Pwonouncing Wuhds is Hawd

QUICKIE: Vincenzo, looking though his bible: “And there are the wise men, bringing Jesus a treasure box and gold and Frankenstein.”

My mom read V a book the other day called Hooway for Wodney Wat about a rat who can’t pronounce his r’s and is made fun of at school.  V thought it was hilarious.  At the end, my mom asked him what was so funny about the book and he said, “Because he kept saying his name was Wodney when it is actually WODney!”

I’ve been a bit concerned about Vincenzo’s articulation for quite a while.  He’s almost six and can’t pronounce the sounds r, l, sh and th, and his j and ch are a little sketch.  We finally got him evaluated and yes, he does qualify for speech therapy so we’ll have him going a couple times a week until he can pronounce things like, oh, say, his own name and whatnot.

I feel funny calling it “speech therapy,” though.  I think therapy is heading in the direction of the words “idiot” and “special” and “retarded,” which started innocently enough but then turned into insults.  I kind of want to call it “speech help” instead, but that feels too much like telling your kid he didn’t lose the baseball game if he tried his best, when in actuality he did lose the baseball game.  So “speech therapy” it is.

Anyway, the day of the speech eval, we tucked V in bed and talked about our highs and lows of the day.  His high: “It was at the speech place when even though I got some sounds wrong, I got most of them right.  I really did—I know most of the sounds!”

If that’s not optimism, I don’t know what is.


10 thoughts on “Pwonouncing Wuhds is Hawd

  1. Maya (almost 5)can’t say an R to save her life and has never has been able too. We already had her in speech therapy for stuttering about a year ago. The stuttering is gone, thank goodness, but I see more therapy in our future for the R’s! I think it’s totally normal. the little girl across the street is almost 8 and can’t say her R’s either. Oh well! Good luck!

  2. Darn those Rs and ths. You are getting him the “therapy” that he needs and that is all that matters. At least he won’t get teased for not being able to say all his r, l, sh, th, j, and ch sounds down the road.

  3. The word “therapy” is not the insult. The insult is your implication that to you this word carries a stigma. My son goes to speech therapy – and to occupational therapy and to physical therapy. It helps him improve his pronounciation, his balance, his ability to grasp with a weaker right hand. Why is it that I never think of him as a Specially Retarded Idiot? Oh, right – because he’s not.

    I read your blog frequently, and I’ve never thought of you as the kind of mom who isn’t smart enough to think her way out of a casual insult. Especially not after reading Angelo’s story. Maybe it’s the pregnancy hormones that are diminishing your good judgment.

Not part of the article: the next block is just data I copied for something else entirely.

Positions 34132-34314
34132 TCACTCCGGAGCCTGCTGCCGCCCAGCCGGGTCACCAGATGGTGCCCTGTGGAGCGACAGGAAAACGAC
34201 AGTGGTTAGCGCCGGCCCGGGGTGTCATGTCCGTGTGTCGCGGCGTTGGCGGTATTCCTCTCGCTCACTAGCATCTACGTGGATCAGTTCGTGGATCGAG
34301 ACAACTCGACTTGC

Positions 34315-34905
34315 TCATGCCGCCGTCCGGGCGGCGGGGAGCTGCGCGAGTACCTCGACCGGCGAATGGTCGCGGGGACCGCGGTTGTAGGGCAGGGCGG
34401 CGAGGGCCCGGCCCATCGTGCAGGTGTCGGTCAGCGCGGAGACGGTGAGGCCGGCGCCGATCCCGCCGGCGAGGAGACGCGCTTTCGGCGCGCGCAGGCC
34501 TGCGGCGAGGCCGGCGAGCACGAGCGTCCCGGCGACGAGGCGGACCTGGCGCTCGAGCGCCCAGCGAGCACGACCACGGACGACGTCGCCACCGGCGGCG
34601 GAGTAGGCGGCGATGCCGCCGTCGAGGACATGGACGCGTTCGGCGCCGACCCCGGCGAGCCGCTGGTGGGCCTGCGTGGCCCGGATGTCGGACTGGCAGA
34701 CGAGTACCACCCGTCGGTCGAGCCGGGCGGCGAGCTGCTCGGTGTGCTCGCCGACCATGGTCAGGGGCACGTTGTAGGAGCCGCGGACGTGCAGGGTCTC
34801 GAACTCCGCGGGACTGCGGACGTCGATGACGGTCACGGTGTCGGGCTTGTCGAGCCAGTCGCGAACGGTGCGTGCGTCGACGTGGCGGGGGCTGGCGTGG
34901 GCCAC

You have terrific kids. Congratulations on your “one on the way.”

  4. Melissa, thank you for your thoughts. I hope if you have read my blog that long that you understand most of what I write on here is meant to get a smile out of people or make them think…I’m sorry that you took such offense at something meant to do both of those.

  5. Rachel, I love you and I totally get the “special” thing. Brent can’t say his name either and until recently he really didn’t talk. This fall he starts preschool at age three. His “special” preschool is through the NSD and it is for speech articulation. He qualified to attend 4 days a week (the max). I am greatful that help exists but am admittedly a little sad to be sending my baby to school so young. Isn’t it great that we have so many programs out there to help our kids thrive?!?

  6. I wish there was a “LIKE” button for return comments cause I would totally like yours. I get you Mrs. Mouthy (the clue is even in the title of your blog).

    And yes, I like his optimism.

  7. Allie has been going to OT for almost a year now. We were told she has Sensory Processing Disorder (SPD) which is causing a multitude of random problems, most likely caused by all of the ear infections and the extended inflamation in her inner ear at an early age. It bothered Zach to put her in OT more than it bothered me because of the stigma he has in his brain around “therapy”. He also does not want her to use it as a crutch for not being able to do things. I like to think of it as a way to “explain thing.” We have had a few hot dicsussions over it, and while I see his point, I think it is more important for her to realize someone is out there to help her and there is more than one way to do things. Also, if therapy makes things less frusterating for her and helps the big and little things click faster, why struggle for an extended period of time? I am glad there is help for her and actually like the extra input. ideas and games. She just recently started calling it therapy. She has been telling kids and school and others knows, she goes the Ms Stepahnie because she helps her do things in a way mommy and daddy don’t know how. There is less of a stigma with therapy now, then there was when we were kids, but know where you are coming from. Therapy it is, and it realy does help! 🙂

  8. Well put, Jen! I’ve only recently gotten comfortable telling people I go to therapy (I still see my grief therapist, though now that Angelo is a couple years behind me she’s really just a therapist therapist). I love what you say about not wanting the kids to use it as a crutch.

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